Saturday, December 11, 2010

He Comes With Vindication

December 12, 2010
Third Sunday of Advent A 2010

By Rev. Joe McCloskey, SJ

Say to those whose hearts are frightened: Be strong, fear not! Here is your God, he comes with vindication; With divine recompense he comes to save you. Then will the eyes of the blind be opened, the ears of the deaf be cleared; Then will the lame leap like a stag, then the tongue of the dumb will sing. Streams will burst forth in the desert, and rivers in the steppe. Isaiah 35:4-6

“[T]he blind regain their sight, the lame walk, lepers are cleansed, the deaf hear, the dead are raised, and the poor have the good news proclaimed to them. And blessed is the one who takes no offense at me.” Matthew 11:5-6

Piety answers the question of the presence of the Lord. When we celebrate the birthday of the Lord, we celebrate his first coming. Every new beginning of the divine touch in our lives recalls the first coming of Christ into our world. As the farmer waits for the showing of what has been planted in the earth, the farmer is patient until it receives the early and the late rains. So our piety waits for the gentle rain of the heavens which is like the coming of Christ into our lives. Christ nourishes our lives by feeding our hunger and our thirst for the things of God. Advent is like the gentle rain that feeds our soul and triggers our desires for the coming of Christ into our lives. John’s question that he sends to Christ from the prison about whether he is the one who is to come receives the answer of the recital of the good works of Christ. What we do today for the hungry, the thirsty, the naked the imprisoned, the sick is how we welcome Christ into our lives. Christ identifies with all the above and as we feed the needs that come our way, we welcome Christ into our lives. Christ calls us to live out the answer he gave to John about how he comes. The Last Judgment scene spells it out. Whatever we do for the least person, Christ takes us done for him. When we allow our needs to be met by another, we celebrate his being one with j us. His Second Coming is a constant of his presence in each of us as we need one another. Christ identifies with our needs. (Matthew 25:40)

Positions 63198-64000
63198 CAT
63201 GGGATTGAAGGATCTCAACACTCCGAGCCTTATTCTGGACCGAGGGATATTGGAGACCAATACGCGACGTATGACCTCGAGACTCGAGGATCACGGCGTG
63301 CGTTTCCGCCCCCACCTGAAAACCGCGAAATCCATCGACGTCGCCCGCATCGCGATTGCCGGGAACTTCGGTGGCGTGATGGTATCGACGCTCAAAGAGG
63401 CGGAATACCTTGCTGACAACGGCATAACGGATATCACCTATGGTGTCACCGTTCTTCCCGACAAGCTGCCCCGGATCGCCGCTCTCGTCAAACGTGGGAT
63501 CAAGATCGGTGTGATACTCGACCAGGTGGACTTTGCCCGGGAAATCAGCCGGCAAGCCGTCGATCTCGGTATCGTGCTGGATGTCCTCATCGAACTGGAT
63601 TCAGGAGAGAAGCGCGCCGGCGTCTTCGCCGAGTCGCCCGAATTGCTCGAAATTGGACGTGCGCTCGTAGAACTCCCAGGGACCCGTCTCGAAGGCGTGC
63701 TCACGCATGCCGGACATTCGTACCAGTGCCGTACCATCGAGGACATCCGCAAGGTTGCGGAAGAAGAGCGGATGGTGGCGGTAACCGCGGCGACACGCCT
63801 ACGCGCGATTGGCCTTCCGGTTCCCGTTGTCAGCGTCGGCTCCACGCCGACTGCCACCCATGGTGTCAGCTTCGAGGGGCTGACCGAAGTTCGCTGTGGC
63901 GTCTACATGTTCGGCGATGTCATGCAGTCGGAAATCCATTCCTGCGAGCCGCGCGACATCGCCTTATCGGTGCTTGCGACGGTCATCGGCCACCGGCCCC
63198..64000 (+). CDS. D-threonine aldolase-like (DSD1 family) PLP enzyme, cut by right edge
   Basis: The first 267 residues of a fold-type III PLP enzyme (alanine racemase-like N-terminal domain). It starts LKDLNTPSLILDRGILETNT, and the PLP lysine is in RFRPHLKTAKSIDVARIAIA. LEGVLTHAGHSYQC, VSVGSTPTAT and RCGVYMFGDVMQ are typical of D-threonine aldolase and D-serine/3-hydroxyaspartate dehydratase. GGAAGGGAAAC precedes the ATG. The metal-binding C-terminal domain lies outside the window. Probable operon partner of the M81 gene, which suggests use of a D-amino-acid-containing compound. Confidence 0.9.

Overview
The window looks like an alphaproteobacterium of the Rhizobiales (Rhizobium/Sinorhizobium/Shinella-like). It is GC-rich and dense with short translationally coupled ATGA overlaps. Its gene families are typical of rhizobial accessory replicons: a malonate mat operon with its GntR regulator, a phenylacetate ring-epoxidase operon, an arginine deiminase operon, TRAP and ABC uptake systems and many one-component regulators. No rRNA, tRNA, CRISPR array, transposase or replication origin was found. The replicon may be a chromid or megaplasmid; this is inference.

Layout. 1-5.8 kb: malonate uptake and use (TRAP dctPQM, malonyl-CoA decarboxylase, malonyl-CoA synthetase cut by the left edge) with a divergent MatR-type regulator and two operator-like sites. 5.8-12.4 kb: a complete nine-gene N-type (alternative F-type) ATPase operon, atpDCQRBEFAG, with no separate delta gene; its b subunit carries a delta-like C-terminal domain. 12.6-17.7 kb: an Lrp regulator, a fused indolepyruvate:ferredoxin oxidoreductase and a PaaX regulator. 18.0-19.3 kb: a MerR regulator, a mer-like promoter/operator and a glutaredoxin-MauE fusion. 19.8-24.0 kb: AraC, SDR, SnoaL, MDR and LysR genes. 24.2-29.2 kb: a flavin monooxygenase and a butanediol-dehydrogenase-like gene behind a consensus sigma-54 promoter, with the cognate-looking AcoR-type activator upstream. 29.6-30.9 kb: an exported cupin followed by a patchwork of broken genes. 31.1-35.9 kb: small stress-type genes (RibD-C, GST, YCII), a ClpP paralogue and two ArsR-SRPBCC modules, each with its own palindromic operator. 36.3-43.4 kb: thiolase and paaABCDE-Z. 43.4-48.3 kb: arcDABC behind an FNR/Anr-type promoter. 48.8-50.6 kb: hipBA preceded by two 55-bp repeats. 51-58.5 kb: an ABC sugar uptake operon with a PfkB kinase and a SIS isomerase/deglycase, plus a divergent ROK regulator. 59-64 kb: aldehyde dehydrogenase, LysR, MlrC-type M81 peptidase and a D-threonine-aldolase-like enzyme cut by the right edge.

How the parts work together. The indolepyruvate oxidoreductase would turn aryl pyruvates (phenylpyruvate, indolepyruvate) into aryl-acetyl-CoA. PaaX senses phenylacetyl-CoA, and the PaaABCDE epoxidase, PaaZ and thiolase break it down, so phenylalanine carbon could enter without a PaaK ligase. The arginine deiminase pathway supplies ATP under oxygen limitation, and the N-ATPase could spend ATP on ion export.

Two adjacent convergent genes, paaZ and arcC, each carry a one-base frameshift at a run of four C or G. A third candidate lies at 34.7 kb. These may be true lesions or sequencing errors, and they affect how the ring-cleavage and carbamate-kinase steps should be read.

The glory of the Lord jumps out on our world through our charity. The best gift I ever got on a Christmas was the notification that a family visited orphans in my name. How wonderful it is to be the recipient of the good that is done by others! We enter into their lives in a special way. The desert and the parched land of our souls thus bloom with abundant flowers. The glory of the Lord shines out on our world through the charity we offer and receive. We are the hand of the Lord when we strengthen the hands that are feeble; make firm the knees that are weak. We are the voice of the Lord when we encourage one another to do the good that needs doing. Wherever there is charity, we have the coming of the Lord. Prophets are ahead the crowd and bear the brunt of the pains of the challenge of change. We are the prophets of the new age when we do something to alleviate the sufferings of our world.

Our actions need to prepare the way of the Lord. We must be the messengers that point out the coming of Christ. But our actions are meant to lay claim to what Christ said about John the Baptist: “The least in the kingdom of heaven is greater than he.” Our actions celebrate the coming of Christ in an extraordinary way when we are willing to live out what are words are saying. We will be greater than John if we preach Christ with jour lives. We need to be able to say to our world. “When you see me, you see Christ.” We need to be his presence until he comes in his glory. The words of St. Francis say it all. “Preach always and occasionally use a word.”